On June 25 of this year, I attempted suicide. I felt more alone than ever before in my life, and I felt that nobody cared if I lived or died. I wrote a short note expressing love for my mother and my brother, and I went to another room to end it. At that time, I was not in therapy, and I was on a small dosage of a daily antidepressant that no longer aided me. I did not have a meaningful support system of people who were near me geographically, not that the onus would have been on anyone but myself to stop myself. I was so alone and empty for a long period of time, and it seemed that nothing would ever feel good again. Death felt like my only relief. I was no longer afraid of doing it.

After a day and a half of silence from me, far away friends worried, and one of them drove a long distance with her children in her car with her, to break into my house and find me. She came into my bedroom and talked to me. She knows that my language of realness is, ironically, humor and sarcasm, and she kept it very real with me. I abhor that she had to find me and do this for me. To save my life. With her own babies nearby. But it was a relief to be speaking, little as I remember of what was discussed. Paramedics and police officers came and carried me downstairs and into an ambulance. Neighbors came. They watched. The ones at the back of the property saw flashing lights and came to see. A married couple across the street, an off-duty police officer and a nurse. I was taken to the hospital, where I spent the next week recovering in both medical and psych wards. In psych, I was surrounded by all types of people at the end of their ropes, people for whom rock bottom was only the beginning. I answered questions in groups and one on one. I took pills. I ate what I could make myself eat. The view from my window was a graveyard with a headstone facing me, front and center, with nothing on it but the name BRADLEY. Nurses shone a flashlight in the window every 15 minutes at night to make sure I was still breathing. I read Oscar Wilde, I read Stephen Hawking. I wrote in the margins of all my books with a pencil I had to conceal. They didn't allow shoelaces, much less sharp objects. It felt like prison, even when the nurses were being good to me. I wrote a lot of music, and I cried a lot in the bathroom so that the flashlight wouldn't see me.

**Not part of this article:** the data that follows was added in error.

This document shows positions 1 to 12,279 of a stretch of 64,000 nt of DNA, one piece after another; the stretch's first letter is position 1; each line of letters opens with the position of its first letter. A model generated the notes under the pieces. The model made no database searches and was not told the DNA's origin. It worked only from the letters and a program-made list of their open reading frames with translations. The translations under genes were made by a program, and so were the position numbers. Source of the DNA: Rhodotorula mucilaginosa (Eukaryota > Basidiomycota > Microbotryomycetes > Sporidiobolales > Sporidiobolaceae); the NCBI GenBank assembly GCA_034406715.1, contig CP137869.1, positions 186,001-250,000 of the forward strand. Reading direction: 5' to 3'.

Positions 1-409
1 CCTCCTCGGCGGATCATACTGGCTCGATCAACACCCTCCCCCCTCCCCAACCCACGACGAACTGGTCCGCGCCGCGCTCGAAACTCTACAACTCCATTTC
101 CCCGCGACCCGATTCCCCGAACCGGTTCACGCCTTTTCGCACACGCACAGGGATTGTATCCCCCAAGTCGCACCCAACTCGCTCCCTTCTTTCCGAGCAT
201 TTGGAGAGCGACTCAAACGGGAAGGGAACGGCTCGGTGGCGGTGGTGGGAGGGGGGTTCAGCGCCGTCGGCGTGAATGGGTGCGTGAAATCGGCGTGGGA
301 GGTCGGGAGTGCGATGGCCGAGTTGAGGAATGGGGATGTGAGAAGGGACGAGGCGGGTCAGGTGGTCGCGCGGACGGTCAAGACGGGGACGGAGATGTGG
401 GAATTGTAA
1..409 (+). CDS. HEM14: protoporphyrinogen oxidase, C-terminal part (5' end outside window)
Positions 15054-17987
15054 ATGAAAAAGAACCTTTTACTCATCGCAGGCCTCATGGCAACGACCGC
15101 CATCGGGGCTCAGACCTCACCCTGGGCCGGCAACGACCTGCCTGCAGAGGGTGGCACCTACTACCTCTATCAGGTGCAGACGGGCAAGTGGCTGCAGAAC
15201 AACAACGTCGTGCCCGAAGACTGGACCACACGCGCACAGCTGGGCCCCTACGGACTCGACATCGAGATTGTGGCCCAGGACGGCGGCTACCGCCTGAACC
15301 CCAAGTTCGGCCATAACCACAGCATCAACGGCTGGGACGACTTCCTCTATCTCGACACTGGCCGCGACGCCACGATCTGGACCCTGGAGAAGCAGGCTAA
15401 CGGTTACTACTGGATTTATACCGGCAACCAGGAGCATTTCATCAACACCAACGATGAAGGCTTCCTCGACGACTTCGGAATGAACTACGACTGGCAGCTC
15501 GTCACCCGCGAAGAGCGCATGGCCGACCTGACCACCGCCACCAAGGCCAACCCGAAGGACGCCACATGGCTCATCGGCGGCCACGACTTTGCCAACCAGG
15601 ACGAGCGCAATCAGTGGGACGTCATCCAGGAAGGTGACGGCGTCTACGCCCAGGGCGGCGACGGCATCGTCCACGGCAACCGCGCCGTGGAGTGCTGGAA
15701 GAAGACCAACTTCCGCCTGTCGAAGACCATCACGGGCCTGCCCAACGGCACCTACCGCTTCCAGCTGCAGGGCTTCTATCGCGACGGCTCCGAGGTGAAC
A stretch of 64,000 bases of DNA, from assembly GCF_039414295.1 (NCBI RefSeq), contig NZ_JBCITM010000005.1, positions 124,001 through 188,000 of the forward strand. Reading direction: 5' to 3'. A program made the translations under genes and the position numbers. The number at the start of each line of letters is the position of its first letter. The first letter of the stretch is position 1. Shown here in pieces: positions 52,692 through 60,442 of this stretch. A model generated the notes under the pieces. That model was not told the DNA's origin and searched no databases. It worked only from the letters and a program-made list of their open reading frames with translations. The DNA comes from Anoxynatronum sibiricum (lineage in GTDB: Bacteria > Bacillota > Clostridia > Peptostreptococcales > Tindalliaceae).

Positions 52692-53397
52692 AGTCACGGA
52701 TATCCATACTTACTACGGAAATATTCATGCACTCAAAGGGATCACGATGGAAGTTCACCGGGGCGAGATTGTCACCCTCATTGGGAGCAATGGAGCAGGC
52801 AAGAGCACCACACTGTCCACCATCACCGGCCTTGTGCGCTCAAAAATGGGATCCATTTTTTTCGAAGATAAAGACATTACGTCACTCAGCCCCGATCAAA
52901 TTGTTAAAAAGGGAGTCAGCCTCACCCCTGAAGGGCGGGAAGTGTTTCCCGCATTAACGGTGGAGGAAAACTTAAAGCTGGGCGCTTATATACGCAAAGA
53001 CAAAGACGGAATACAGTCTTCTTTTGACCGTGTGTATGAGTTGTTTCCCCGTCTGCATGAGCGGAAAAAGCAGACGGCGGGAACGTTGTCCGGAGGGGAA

My mother drove to where I was and spent a lot of time with me. She saved me again. In the hospital and after I was released, she was there, just being. She was just there, reading things and doing some work, making breakfast, watching me paint. She told me what I already knew, that if I succeeded at what I had attempted to do, I may as well have just taken her with me.

Today is World Suicide Prevention Day. I am not writing this to say that I survived and then everything got better. Everything did not get better, and I don't foresee feeling "better" for quite some time yet. I was astounded by the coldness that was shown to me afterward. At the very least, I thought my survival would trigger some sort of warming and reassuring reaction of love. It, generally, did not. But what did change is: I no longer expect to find love in the places that I was desperately seeking it, and I have been able to begin to move on from some of those futile hunts. I started therapy, and sometimes it helps a lot, and sometimes it doesn't. I changed medication, and getting closer to the right dosage helps. I talk openly about my problems, my fears, my heartache, my experience, my shortcomings, my anger, my jealousy, my embarassment, my desperation, and my love.

I believe that the greatest tool to preventing suicide - your own or that of your loved one - is dropping the pretense of what is proper, civil, appropriate to discuss. Many of us, especially those of us who grew up different than those around us, have been trained to keep our business to ourselves, and to do what we can to not make others uncomfortable. "Suck it up." "Walk it off." "Be a man." "No one wants to hear that." "Act like a lady." "Shame on you." "Grow up."

My advice is: be real. And show love. Constantly. To yourself, and to the people who make you feel loved. Check in on loved ones in serious ways. Not just a text. Show up at their door if you know they are hurting. Tell them you came just to give them a hug, and that you'll stay if they want to watch a movie, or you'll leave if that's what they prefer. Make sure they're being honest with you about what they want, how they feel, and how they think they will behave when you leave. One of the greatest kindnesses that was shown to me since my stay at the hospital was recent. At 4am one day last week I received a text asking how I was, because a friend had seen that I was online and had texted him earlier some vague hints of depressive thoughts. I was honest and admitted I was not okay. He showed up at my door, let himself in with the spare keys I gave him, and got into bed with me. I cried and we talked, and I finally fell asleep. This is someone I've known less than a year. He recognized what was happening, and we communicated honestly with each other. I could have lied and said "I'm fine," and he could have said "let me know if you need anything," and that could have been that.

We are all in this together. We need each other. We are one big mass of connected souls trying so hard to separate ourselves from each other. When one of us hurts ourselves, we all suffer.

Be real. And show love.